You want to cut down on the hassle of letting pets in or out thanks to a pet door or flap, but what can you do to keep the rest of your animal neighbors out?
There are few more jarring morning experiences than rolling out of bed to spot a raccoon in the kitchen. They might look adorable in photos, but they’re famously vicious. Just this week, a 75-year-old “nature lover” made headlines when she strangled a rabid raccoon with her bare hands!
It was stories like that which flooded my mind one morning years ago when I stumbled onto a raccoon in my friend’s kitchen. Bleary-eyed at 6 am and hungover, that coulda gone a whole lot worse, let me tell you.
But this has been a regular experience for some of my Facebook friends, thanks to the seemingly-helpful cat door.
Why have a cat door?
If you have an indoor/outdoor cat that likes to explore the yard, but no cat door, you know the grief of a whiny, scratchy cat that doesn’t want to stay put. Life’s demanding enough without a bossy feline, right?
A cat door allows access for the cat to get in and out without having to tax your patience. The problem is, if it’s an uncontrolled door, what’s keeping squirrels, rats, raccoons, and other critters from discovering that portal to this delightfully different world that exists in your home?
Thankfully, technology is on the case, and what once was a fixed-size door that was easily opened by your kitty, as well as any other critter in the ‘hood, is now available with state-of-the-art options that’ll keep happy wanderers where they belong: Somewhere else!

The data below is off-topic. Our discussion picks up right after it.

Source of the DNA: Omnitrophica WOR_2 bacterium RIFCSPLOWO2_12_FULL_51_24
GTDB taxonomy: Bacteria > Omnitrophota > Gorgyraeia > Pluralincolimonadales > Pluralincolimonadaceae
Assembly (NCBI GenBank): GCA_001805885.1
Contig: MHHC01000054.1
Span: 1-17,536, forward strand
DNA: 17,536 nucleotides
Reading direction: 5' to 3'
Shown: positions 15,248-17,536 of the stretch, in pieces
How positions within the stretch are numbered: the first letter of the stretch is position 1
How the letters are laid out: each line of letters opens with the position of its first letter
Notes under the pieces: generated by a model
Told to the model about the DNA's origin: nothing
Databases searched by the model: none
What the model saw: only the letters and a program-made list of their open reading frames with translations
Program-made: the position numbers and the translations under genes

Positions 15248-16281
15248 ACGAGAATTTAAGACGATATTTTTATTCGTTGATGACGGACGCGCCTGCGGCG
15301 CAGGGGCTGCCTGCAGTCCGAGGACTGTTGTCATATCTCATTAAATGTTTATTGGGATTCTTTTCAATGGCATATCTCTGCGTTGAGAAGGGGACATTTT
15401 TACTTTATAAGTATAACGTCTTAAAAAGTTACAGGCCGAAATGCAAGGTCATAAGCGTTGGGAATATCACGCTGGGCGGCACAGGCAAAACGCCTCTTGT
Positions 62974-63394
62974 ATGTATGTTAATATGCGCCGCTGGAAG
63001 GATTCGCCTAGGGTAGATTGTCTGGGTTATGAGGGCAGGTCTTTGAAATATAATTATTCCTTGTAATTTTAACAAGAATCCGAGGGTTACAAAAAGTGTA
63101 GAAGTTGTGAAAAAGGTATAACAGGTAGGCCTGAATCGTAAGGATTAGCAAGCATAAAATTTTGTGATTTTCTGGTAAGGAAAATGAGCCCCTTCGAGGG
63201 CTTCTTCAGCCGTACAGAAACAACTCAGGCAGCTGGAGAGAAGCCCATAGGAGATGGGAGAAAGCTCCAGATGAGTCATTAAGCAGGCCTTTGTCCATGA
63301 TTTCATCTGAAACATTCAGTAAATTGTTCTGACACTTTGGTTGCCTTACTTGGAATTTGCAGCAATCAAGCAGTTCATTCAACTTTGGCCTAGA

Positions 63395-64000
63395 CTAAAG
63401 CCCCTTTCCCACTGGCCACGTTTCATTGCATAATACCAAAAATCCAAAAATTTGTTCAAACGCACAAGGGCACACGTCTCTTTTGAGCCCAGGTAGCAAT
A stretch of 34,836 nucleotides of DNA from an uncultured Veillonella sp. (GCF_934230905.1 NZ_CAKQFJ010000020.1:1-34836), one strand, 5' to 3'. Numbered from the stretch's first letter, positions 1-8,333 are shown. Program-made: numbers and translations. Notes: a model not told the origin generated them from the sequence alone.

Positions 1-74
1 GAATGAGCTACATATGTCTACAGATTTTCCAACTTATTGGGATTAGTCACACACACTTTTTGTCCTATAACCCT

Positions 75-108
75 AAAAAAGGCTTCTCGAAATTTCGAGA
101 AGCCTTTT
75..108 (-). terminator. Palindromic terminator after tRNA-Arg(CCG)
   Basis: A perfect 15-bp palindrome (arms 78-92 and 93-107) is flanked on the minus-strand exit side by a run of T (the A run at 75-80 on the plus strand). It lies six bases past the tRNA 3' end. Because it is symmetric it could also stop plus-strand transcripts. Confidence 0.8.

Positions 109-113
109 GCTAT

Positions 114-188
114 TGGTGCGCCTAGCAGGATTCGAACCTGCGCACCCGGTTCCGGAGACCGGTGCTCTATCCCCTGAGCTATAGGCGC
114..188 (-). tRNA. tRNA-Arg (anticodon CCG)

You’re so magnetic, Kitty!
As one of the most affordable options, some magnetic cat doors out there can help you control who’s coming and going for just $50 or so and some hard work. It works via a magnet your cat wears around their collar, and once they approach, the magnet trips the door’s lock and then the cat can enter.
Relatively new to the market, the Sure Flap gets rave reviews on every site I’ve seen it listed on. It’s the first door that is electronically controlled without requiring your cat to have a gadget on their collar. From the reviews I’ve seen, this has cat-owners giddy.
Instead, it works off the microchip you can have installed by a vet. Savvy pet owners today are implanting chips in their pets in case they ever go missing. It’s this chip which Safe Flap can be programmed to recognize — meaning it’s an absolutely unique code just your kitty can trip.
If you think, oh, but I’ve got four cats, so I’m out, think again — the Sure Flap claims you can program up to 32 cats into one door.
With all the positive reviews I’ve seen, this seems like a fantastic option if you’ve got the cash and you’ve had problems with strays and other wanderers.
Infrared cat flaps
This is another collar-reliant system and I’m including it because it’s a “modern solution,” but the variants I’ve looked at online have all had detractors. Cats are unruly, we know this, and the infrared collars can be quite expensive from the reviews I’ve seen, but they fall prey to kitties running in the rain, getting wet, and being rough. If you’re considering an infrared cat flap, be sure to do your research to see what previous purchasers have said, and what the spare collars might cost if things go awry.
Make sure you’ve considered the size of your cat before you’re committing to these systems. No matter what your choice for a cat door is, you’ll want it large enough for your cat to comfortably fit through, or your money might be wasted. Most list weight classes suited for the door, so that’s what to look for.
Sorry! No vacancy
With a little help from technology, some elbow grease, and some kitty training, there’s no reason you can’t have a simpler pet-owning life with a state-of-the-art door helping to keep territorial strays out of your home, along with raccoons and other potential invaders.